William 'Wild Bill' Guarnere dies; was member of WWII 'Band of Brothers'
PHILADELPHIA — William Guarnere didn't have to go to war.
At the time of the Pearl Harbor attack in 1941, he was building tanks at the old Baldwin Locomotive Works, a job considered crucial to the war effort and good for an exemption from military service.
But Bill didn't take it. He enlisted in the Army paratroops on Aug. 31, 1942, and the rest is legend.
"Wild Bill" Guarnere, the nickname he earned as a fearless combat soldier against the Germans, was a member of the legendary "Band of Brothers" — Easy Company, 506th Parachute Infantry Regiment, 101st Airborne Division — celebrated in books and an HBO miniseries in 2001.
Guarnere, the South Philadelphia kid who earned the Silver Star and two Purple Hearts among other decorations in World War II combat, who lost a leg at the Battle of the Bulge in Belgium in 1944 and returned home to live a productive life unimpaired by his injury, died Saturday. He was 90 and lived in South Philly.
"He didn't think he was handicapped," said a granddaughter, Deborah Rafferty. "He could run faster than me."
Bill had a special grudge against the Germans. His older brother, Henry, had been killed in combat at Monte Casino in Italy, and he wanted revenge.
He made his first combat jump on D-Day, June 6, 1944, the Allied invasion of Normandy. Easy Company landed behind enemy lines right into a firefight raging in the town of Sainte-Mere-Eglise.
"I couldn't wait to get off the plane," he said in an Inquirer interview in 2010. "I killed every German I could. That's why they called me 'Wild Bill.' "
His unit was assigned to secure the village of Sainte-Marie-du-Mont to block Germans retreating from Utah Beach, one of the five beaches in the Normandy invasion.
When his unit encountered a detachment of German soldiers, Lt. Richard Winters told his men to wait for his command to fire. But Bill couldn't wait. He opened fire with his submachine gun and wiped out most of the German patrol.
Later that day, Winters' unit attacked a group of four large howitzers at Brecourt Manor. Bill was a platoon sergeant when his force of only a dozen men attacked an enemy unit of about 50.
Bill was wounded in mid-October 1944 when he was shot in the right leg by a sniper while riding a motorcycle that he had liberated from a farmer near the Rhine River. He fell off the bike, broke his right tibia and suffered shrapnel in his back.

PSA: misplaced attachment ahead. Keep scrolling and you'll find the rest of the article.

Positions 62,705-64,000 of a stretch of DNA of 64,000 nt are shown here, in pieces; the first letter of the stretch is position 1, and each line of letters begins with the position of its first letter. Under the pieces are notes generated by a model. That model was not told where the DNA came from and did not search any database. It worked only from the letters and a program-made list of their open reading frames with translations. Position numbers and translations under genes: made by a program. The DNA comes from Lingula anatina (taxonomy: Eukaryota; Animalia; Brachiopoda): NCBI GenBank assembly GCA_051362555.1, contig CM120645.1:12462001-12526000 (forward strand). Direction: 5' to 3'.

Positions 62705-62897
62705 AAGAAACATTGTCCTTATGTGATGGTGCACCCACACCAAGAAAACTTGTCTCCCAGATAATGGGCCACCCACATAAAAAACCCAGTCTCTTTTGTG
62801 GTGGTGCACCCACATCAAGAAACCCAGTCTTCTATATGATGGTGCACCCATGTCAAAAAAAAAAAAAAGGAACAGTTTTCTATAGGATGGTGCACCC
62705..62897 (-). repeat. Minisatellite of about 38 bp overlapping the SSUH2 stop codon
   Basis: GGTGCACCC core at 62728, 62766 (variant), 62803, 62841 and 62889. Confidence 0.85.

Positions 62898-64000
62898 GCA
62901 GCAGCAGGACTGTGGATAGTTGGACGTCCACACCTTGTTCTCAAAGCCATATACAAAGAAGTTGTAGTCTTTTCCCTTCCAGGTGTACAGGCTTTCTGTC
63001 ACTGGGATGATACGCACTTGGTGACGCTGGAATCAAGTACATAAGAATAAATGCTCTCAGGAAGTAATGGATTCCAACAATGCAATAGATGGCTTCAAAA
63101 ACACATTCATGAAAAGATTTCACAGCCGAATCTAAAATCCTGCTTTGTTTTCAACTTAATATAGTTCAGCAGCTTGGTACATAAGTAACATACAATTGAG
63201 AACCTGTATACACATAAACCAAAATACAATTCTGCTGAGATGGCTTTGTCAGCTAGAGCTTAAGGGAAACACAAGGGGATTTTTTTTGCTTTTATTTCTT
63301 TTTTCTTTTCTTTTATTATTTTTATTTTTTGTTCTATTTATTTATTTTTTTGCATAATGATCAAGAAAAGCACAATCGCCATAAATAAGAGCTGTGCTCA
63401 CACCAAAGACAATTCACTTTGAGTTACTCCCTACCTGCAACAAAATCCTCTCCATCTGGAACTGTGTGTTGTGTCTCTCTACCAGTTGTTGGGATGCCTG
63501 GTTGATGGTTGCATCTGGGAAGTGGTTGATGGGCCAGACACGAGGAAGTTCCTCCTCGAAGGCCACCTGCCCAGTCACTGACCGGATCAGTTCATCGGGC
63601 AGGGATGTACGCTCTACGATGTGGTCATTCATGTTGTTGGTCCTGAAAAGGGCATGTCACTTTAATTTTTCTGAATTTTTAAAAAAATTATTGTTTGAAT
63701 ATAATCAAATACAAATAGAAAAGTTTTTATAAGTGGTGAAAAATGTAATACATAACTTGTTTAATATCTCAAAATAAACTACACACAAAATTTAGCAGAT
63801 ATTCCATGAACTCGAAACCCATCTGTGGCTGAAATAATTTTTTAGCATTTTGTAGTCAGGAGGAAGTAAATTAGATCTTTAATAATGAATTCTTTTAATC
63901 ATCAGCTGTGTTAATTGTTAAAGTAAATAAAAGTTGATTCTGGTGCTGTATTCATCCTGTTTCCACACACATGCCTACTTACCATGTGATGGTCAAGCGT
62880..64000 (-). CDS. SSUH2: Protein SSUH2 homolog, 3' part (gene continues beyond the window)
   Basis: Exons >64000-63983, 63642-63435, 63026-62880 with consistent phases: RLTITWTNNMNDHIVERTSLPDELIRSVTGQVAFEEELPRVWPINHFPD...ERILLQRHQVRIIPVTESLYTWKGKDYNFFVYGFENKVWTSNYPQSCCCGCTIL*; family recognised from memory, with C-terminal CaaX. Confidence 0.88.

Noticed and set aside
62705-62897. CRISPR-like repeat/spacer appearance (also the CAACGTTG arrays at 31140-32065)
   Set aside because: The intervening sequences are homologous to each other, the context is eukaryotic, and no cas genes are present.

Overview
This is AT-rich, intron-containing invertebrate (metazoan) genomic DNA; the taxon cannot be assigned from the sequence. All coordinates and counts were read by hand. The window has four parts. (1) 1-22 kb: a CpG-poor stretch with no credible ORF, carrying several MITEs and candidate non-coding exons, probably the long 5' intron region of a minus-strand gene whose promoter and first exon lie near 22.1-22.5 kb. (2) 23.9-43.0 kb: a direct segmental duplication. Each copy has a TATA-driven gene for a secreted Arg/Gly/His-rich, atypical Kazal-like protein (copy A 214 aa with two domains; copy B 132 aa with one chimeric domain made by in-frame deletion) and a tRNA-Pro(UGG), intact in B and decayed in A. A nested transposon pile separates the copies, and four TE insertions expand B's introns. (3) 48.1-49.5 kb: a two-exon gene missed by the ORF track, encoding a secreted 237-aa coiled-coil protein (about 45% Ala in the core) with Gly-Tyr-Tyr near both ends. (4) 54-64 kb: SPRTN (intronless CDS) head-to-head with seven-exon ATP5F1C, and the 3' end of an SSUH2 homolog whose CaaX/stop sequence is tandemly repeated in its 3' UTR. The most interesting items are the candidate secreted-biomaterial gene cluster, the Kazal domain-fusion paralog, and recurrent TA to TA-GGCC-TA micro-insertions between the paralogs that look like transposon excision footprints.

He was sent to a hospital in England. While recovering, he feared he would be assigned to another outfit, and he managed to flee the hospital. He was caught, court-martialed, busted to a private and sent back to the hospital.
He warned authorities that he would just go AWOL again to get back to his outfit. The hospital officials finally relented and sent him to the Netherlands where he rejoined Easy Company.
Bill was in time to participate in the ferocious Battle of the Bulge after the German army had made a breakthrough in the bitter winter of December 1944.
He lost his right leg in a German artillery barrage while helping a comrade who also had lost a leg.
Bill Guarnere's war was over.
He received the Silver Star medal for the action at Brecourt Manor on D-Day, and later received two Bronze Stars for valor and two Purple Heart medals for his wounds.
Over the ensuing years, the Band of Brothers slowly whittled as its members aged. Bill's fellow South Philadelphian, Edward "Babe" Heffron, died in December at age 90.
And Easy Company's revered lieutenant, Richard Winters, of Hershey, Pa., who retired from the Army as a major, died in 2011 at age 92.
Wild Bill and Babe Heffron teamed up to write a book of their own, Brothers in Battle, Best of Friends: Two WWII Paratroopers from the Original Band of Brothers Tell Their Story, in 2007.
Guarnere was played by actor Frank John Hughes in the TV miniseries, based on the Stephen Ambrose book of the same title.
Bill was born in Philadelphia, the youngest of the 10 children of Joseph and Augusta Guarnere. While working nights at Baldwin, he graduated from South Philadelphia High School in 1941.
"He was sweet, funny and ornery," said granddaughter Deborah Rafferty. "He could do anything."
After the war, Bill worked for Publicker Industries and U.S. Gypsum, among other jobs.
He was also active in veterans organizations and spoke to schoolchildren about the war.
Bill suffered a heart attack about six years ago, but recovered. He died of an abdominal aneurysm.
He is survived by his wife of 68 years, the former Frances Peca; two sons, Eugene and William Guarnere Jr.; nine grandchildren and 14 great-grandchildren.
Services: Funeral Mass 10 a.m. Friday at St. Edmond's Church, 21st Street and Snyder Avenue. Friends my call at 6 p.m. Thursday at the Ruffenach Funeral Home, 2101 S. 21st St., and 8:30 a.m. Friday at the funeral home. Burial will be private.